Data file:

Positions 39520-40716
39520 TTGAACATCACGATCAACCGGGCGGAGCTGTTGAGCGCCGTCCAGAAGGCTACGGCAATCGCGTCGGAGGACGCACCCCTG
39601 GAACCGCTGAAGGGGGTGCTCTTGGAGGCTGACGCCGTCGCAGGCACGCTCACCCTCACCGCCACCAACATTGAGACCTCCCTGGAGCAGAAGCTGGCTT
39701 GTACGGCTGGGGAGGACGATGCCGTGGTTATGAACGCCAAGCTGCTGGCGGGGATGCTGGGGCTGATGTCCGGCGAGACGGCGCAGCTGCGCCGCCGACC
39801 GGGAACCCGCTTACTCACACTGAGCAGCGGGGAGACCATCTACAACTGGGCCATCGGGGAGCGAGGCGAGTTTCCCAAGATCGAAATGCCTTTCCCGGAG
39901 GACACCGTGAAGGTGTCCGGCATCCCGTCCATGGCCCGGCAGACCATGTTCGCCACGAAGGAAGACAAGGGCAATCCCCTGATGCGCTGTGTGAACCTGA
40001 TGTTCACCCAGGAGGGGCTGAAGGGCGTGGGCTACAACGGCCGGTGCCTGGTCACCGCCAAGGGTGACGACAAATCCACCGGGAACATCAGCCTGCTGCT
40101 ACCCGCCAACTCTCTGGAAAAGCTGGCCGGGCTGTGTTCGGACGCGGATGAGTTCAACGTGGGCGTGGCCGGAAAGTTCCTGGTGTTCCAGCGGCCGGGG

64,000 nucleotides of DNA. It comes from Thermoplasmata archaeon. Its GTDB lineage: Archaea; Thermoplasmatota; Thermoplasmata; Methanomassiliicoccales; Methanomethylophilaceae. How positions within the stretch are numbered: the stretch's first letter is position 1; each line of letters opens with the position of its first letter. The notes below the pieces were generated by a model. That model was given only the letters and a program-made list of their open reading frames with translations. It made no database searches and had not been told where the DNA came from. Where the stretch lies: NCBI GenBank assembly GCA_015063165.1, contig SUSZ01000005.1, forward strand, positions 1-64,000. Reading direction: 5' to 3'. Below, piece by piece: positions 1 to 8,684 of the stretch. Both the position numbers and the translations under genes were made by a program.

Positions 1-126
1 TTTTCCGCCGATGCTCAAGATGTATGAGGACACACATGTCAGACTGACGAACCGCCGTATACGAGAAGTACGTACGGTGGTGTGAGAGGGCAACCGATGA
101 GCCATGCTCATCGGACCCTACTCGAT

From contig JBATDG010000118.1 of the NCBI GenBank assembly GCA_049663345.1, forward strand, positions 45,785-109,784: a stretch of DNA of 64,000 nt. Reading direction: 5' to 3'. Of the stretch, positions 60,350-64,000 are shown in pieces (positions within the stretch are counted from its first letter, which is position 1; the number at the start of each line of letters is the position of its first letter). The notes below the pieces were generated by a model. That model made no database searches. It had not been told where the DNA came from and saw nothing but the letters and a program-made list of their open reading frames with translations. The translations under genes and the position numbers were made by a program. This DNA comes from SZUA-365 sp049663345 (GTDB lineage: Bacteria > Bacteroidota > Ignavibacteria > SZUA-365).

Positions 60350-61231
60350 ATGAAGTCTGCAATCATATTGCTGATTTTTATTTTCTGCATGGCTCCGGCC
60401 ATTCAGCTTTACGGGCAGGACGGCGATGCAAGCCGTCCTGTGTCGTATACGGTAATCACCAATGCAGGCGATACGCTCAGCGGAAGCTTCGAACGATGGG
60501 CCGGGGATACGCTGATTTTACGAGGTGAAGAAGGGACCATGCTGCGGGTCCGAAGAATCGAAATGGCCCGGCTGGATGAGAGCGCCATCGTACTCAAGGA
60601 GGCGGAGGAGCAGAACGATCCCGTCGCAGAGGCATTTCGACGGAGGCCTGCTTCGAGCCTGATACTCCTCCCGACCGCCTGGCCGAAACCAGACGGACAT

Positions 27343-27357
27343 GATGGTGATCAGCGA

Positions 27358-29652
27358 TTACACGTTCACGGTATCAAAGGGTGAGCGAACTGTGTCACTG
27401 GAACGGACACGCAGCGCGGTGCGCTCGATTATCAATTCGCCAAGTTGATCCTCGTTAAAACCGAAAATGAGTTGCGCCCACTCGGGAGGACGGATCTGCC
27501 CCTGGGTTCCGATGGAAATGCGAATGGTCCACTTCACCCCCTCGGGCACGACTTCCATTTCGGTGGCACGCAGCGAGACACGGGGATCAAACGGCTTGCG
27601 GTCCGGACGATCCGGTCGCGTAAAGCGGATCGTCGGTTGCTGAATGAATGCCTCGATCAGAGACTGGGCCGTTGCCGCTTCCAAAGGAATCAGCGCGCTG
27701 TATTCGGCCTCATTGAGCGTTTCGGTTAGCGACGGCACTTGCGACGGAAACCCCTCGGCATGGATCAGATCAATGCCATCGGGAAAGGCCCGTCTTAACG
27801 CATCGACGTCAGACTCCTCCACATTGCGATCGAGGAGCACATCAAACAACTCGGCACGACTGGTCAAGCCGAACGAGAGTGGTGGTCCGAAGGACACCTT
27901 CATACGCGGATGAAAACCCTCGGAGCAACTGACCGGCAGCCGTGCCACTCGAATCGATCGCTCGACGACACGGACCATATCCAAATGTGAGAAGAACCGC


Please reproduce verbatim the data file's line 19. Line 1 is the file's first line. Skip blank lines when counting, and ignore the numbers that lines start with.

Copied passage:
Positions 27343-27357